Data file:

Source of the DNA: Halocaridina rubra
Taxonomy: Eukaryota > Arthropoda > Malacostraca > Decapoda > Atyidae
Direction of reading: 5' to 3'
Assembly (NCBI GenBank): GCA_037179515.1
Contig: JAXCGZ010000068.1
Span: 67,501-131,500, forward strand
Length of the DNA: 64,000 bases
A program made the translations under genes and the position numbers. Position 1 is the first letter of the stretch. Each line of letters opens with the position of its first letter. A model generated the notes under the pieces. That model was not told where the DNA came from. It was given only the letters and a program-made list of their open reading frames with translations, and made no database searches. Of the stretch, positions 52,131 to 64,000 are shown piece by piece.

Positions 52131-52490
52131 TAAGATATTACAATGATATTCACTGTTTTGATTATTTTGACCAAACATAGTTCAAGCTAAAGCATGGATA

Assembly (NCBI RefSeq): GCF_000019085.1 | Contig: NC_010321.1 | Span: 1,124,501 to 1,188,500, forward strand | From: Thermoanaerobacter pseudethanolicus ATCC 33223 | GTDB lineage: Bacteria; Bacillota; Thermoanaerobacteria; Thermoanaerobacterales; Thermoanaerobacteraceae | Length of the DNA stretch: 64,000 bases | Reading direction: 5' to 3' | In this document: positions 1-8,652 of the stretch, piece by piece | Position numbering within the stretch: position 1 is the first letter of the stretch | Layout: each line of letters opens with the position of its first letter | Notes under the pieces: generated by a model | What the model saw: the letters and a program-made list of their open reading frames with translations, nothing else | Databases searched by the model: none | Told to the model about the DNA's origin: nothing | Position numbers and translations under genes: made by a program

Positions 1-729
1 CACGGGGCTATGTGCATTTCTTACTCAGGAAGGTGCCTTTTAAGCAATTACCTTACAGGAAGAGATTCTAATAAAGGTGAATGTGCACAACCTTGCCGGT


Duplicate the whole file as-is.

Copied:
Source of the DNA: Halocaridina rubra
Taxonomy: Eukaryota > Arthropoda > Malacostraca > Decapoda > Atyidae
Direction of reading: 5' to 3'
Assembly (NCBI GenBank): GCA_037179515.1
Contig: JAXCGZ010000068.1
Span: 67,501-131,500, forward strand
Length of the DNA: 64,000 bases
A program made the translations under genes and the position numbers. Position 1 is the first letter of the stretch. Each line of letters opens with the position of its first letter. A model generated the notes under the pieces. That model was not told where the DNA came from. It was given only the letters and a program-made list of their open reading frames with translations, and made no database searches. Of the stretch, positions 52,131 to 64,000 are shown piece by piece.

Positions 52131-52490
52131 TAAGATATTACAATGATATTCACTGTTTTGATTATTTTGACCAAACATAGTTCAAGCTAAAGCATGGATA

Assembly (NCBI RefSeq): GCF_000019085.1 | Contig: NC_010321.1 | Span: 1,124,501 to 1,188,500, forward strand | From: Thermoanaerobacter pseudethanolicus ATCC 33223 | GTDB lineage: Bacteria; Bacillota; Thermoanaerobacteria; Thermoanaerobacterales; Thermoanaerobacteraceae | Length of the DNA stretch: 64,000 bases | Reading direction: 5' to 3' | In this document: positions 1-8,652 of the stretch, piece by piece | Position numbering within the stretch: position 1 is the first letter of the stretch | Layout: each line of letters opens with the position of its first letter | Notes under the pieces: generated by a model | What the model saw: the letters and a program-made list of their open reading frames with translations, nothing else | Databases searched by the model: none | Told to the model about the DNA's origin: nothing | Position numbers and translations under genes: made by a program

Positions 1-729
1 CACGGGGCTATGTGCATTTCTTACTCAGGAAGGTGCCTTTTAAGCAATTACCTTACAGGAAGAGATTCTAATAAAGGTGAATGTGCACAACCTTGCCGGT